Sir, The pioneering spirit that existed in the US years ago with or without the land carrot of the Homestead Act of 1862, or even the use of bikes and wagons in the 1930s to seek employment in other states, has now sharply declined (“The pioneering spirit America would do well to revive”, Gillian Tett, October 21). Apart from the research cited, which considers only interstate, not intrastate, mobility and so captures the metric for Rhode Island but not, say, Texas, an important explanatory variable is overlooked — the growing inequality of the quality of pre-college (K-12) education, especially for the younger, immobile group of potential workers.
Technological change and globalisation now require higher levels of reading ability and numeracy for new jobs at significantly higher wages, making moving outlays for qualified workers a reasonable investment. However, the steady decline of the overall quality of primary and high school education needs to be investigated as a factor explaining why job openings for high wage jobs with sign-on bonuses have gone unfilled for long periods of time.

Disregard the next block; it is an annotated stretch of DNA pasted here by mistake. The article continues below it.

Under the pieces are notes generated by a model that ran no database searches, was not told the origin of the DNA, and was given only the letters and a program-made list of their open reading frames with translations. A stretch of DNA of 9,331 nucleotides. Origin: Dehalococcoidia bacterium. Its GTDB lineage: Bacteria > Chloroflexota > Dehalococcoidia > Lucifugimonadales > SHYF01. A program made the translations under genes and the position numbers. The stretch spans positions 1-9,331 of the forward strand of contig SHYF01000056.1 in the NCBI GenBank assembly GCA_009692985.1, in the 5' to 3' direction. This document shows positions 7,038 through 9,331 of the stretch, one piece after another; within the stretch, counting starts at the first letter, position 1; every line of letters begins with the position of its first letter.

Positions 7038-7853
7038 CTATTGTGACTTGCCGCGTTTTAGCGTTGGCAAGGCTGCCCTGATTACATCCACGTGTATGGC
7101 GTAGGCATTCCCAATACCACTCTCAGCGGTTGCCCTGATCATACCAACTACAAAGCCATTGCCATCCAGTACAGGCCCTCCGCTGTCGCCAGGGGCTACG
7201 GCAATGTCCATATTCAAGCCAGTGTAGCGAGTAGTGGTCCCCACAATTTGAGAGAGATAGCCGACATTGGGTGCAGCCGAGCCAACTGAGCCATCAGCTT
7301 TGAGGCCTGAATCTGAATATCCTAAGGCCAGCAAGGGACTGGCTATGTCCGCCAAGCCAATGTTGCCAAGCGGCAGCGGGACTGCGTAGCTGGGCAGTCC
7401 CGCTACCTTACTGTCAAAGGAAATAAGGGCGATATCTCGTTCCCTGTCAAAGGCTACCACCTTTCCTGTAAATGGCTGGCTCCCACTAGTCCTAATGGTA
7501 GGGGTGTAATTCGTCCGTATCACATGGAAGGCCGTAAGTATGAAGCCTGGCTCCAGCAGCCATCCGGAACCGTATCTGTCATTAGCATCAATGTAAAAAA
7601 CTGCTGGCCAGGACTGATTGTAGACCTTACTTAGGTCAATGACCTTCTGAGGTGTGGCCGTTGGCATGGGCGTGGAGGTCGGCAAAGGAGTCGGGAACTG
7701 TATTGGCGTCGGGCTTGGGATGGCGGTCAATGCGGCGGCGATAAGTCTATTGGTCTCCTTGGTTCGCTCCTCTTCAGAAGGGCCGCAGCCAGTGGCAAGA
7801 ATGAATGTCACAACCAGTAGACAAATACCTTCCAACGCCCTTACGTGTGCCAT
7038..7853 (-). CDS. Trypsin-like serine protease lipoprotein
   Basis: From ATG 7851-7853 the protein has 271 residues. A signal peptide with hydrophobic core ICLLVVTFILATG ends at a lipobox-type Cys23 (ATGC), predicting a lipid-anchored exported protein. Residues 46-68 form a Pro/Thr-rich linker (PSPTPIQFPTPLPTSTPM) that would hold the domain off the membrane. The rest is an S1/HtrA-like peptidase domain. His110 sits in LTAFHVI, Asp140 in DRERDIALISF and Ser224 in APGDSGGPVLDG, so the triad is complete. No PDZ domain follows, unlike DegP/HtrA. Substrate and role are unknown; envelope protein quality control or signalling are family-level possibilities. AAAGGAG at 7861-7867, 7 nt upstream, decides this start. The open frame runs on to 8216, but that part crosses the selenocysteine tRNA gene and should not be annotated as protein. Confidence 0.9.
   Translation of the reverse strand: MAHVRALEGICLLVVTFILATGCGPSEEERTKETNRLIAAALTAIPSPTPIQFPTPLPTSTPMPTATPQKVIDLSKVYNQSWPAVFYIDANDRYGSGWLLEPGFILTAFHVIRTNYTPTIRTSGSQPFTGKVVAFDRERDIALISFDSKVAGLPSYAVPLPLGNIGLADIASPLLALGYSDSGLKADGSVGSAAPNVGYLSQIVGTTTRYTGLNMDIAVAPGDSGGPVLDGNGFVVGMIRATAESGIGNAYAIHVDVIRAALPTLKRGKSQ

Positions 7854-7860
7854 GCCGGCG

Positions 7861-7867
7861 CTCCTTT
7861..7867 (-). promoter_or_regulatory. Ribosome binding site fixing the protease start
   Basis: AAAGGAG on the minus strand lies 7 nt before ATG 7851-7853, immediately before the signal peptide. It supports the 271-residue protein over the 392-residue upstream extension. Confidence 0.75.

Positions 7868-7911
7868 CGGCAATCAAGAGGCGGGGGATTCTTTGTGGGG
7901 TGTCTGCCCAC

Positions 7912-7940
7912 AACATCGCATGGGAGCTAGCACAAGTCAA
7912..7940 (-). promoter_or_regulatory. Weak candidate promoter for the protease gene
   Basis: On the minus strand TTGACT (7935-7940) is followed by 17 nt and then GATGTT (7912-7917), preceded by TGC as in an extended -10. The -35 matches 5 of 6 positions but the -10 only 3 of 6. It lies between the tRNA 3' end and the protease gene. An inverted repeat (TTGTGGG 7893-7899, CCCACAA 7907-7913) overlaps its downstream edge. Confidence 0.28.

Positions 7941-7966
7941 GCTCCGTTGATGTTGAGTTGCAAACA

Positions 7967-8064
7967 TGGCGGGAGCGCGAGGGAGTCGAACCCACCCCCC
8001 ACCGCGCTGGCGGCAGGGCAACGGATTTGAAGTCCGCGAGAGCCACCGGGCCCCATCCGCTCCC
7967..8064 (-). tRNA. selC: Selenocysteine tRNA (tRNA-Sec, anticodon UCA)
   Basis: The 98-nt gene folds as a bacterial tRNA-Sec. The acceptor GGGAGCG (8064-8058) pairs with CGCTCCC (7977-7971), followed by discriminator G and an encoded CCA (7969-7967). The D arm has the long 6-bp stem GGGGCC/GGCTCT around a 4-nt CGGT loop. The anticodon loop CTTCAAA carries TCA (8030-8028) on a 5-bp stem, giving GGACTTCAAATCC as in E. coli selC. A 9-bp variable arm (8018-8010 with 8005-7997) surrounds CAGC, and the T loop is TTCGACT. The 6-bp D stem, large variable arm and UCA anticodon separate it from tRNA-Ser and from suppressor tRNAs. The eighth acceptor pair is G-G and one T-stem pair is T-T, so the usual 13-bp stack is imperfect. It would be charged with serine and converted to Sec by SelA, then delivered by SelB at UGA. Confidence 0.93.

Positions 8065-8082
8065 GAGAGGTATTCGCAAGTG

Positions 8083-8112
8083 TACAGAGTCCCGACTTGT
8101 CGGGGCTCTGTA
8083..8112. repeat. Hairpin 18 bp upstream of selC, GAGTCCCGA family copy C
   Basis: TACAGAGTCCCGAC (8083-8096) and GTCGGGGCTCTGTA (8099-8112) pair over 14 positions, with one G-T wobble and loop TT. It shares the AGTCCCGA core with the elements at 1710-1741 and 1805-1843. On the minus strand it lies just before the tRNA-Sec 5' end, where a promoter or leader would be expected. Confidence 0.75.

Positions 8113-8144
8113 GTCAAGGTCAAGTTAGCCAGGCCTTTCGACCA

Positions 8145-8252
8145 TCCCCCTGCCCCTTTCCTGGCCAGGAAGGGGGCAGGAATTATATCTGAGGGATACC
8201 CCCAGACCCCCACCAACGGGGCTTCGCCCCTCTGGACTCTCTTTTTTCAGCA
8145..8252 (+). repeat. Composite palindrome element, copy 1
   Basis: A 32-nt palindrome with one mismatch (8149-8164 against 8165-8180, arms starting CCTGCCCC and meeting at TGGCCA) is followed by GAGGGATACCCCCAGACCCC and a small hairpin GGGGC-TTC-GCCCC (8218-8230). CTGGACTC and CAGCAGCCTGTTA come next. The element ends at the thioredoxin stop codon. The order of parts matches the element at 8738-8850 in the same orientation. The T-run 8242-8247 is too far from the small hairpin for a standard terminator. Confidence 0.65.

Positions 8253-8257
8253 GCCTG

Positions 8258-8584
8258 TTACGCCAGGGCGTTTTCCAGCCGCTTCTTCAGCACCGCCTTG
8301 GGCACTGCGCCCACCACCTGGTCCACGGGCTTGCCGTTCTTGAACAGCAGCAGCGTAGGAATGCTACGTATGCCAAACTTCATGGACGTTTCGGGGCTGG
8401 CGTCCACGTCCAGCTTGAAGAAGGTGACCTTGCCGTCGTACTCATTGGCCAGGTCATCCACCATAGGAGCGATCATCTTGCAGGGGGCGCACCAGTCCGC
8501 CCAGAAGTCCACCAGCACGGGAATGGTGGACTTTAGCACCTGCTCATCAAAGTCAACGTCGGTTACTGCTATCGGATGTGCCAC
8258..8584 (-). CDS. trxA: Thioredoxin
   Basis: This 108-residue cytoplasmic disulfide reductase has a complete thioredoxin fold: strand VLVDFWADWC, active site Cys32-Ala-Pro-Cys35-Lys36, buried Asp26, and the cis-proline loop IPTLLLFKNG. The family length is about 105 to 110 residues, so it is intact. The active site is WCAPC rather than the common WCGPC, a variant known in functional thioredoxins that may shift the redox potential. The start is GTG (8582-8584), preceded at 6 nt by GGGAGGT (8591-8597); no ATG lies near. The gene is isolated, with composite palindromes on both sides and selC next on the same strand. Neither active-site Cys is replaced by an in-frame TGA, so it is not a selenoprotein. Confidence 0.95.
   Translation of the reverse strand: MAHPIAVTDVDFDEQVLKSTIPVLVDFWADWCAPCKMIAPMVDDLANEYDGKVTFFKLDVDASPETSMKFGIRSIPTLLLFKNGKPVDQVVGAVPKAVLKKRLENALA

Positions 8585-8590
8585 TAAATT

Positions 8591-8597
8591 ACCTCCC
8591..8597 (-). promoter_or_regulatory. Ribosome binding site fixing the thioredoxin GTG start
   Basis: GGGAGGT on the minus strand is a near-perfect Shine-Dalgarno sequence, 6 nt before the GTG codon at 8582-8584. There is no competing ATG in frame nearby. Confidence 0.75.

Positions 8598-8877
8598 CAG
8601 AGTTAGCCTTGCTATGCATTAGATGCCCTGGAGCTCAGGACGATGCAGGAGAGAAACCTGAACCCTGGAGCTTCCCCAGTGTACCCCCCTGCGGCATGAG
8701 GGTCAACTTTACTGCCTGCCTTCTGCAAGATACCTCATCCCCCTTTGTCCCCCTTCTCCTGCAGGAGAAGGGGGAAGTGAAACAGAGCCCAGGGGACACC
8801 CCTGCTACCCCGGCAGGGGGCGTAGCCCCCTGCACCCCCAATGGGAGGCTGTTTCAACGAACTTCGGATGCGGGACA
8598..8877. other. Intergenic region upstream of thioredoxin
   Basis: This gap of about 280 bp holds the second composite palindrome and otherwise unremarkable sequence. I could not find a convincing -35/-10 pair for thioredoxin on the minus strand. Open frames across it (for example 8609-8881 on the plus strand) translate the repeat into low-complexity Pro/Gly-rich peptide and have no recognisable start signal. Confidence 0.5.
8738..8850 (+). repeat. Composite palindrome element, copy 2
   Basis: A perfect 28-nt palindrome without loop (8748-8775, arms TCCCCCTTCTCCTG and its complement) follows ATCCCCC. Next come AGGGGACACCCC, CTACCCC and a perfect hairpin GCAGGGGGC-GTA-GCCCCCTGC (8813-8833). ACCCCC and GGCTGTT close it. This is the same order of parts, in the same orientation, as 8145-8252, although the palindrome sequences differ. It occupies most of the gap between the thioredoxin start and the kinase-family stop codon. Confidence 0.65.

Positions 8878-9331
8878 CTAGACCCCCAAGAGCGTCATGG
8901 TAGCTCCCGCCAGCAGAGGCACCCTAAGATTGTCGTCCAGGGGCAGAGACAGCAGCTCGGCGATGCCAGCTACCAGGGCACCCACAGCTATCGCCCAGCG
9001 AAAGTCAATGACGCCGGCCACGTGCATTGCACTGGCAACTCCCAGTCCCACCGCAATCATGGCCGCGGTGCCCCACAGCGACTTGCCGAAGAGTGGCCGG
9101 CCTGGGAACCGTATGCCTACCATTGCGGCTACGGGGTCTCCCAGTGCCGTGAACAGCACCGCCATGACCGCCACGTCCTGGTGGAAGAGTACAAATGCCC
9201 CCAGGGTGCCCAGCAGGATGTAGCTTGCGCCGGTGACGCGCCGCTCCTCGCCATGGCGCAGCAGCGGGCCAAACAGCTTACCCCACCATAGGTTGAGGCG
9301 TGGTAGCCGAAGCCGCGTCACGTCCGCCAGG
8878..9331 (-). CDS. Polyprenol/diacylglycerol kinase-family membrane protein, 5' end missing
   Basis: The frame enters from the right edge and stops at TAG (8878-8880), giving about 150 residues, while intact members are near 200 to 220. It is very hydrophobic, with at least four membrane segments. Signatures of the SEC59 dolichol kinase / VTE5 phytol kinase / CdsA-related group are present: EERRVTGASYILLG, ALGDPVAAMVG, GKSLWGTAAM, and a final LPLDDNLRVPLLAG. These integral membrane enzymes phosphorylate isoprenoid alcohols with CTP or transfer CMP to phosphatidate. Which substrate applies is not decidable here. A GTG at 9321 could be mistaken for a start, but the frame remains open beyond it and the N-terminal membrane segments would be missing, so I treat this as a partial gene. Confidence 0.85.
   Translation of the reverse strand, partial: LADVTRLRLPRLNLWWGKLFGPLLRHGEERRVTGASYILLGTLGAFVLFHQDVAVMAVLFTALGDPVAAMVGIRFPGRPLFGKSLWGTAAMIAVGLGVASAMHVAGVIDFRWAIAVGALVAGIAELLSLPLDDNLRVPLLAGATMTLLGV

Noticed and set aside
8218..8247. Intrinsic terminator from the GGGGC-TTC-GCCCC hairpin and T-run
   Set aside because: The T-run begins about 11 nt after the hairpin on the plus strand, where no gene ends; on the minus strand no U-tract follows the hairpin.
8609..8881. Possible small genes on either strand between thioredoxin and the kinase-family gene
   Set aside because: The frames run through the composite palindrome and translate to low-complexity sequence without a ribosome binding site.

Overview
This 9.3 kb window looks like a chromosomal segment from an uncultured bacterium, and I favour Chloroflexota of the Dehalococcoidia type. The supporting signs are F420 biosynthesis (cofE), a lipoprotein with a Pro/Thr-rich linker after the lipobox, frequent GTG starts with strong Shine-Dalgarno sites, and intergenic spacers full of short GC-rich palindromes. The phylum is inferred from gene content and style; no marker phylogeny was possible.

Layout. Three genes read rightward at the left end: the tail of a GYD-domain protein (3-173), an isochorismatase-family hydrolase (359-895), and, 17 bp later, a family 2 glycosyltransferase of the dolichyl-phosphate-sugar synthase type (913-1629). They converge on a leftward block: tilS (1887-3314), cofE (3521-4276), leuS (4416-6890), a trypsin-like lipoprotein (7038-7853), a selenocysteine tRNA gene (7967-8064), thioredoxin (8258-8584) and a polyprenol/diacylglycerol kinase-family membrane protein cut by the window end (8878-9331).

Current data reveal that only one-third of US eighth grade students (14-year-olds) passed both reading and math tests at grade level. This year’s data from the ACT tests of high school graduates seeking entry to colleges by measuring “college readiness” show that about one-third failed in all four groups tested — reading, English, science and maths — nearly 3 per cent more than 2015. And time series, cross-country exams of the same cohorts reveal the US is gradually falling behind other countries. At the same time, college enrolment is increasing while college subsidies for qualified families have been promised. Can it be that the unemployed coal miners in Appalachia and people in the inner cities do not have the needed educational base even to be retrained for our post-second world war changing world?
Asheville, NC, US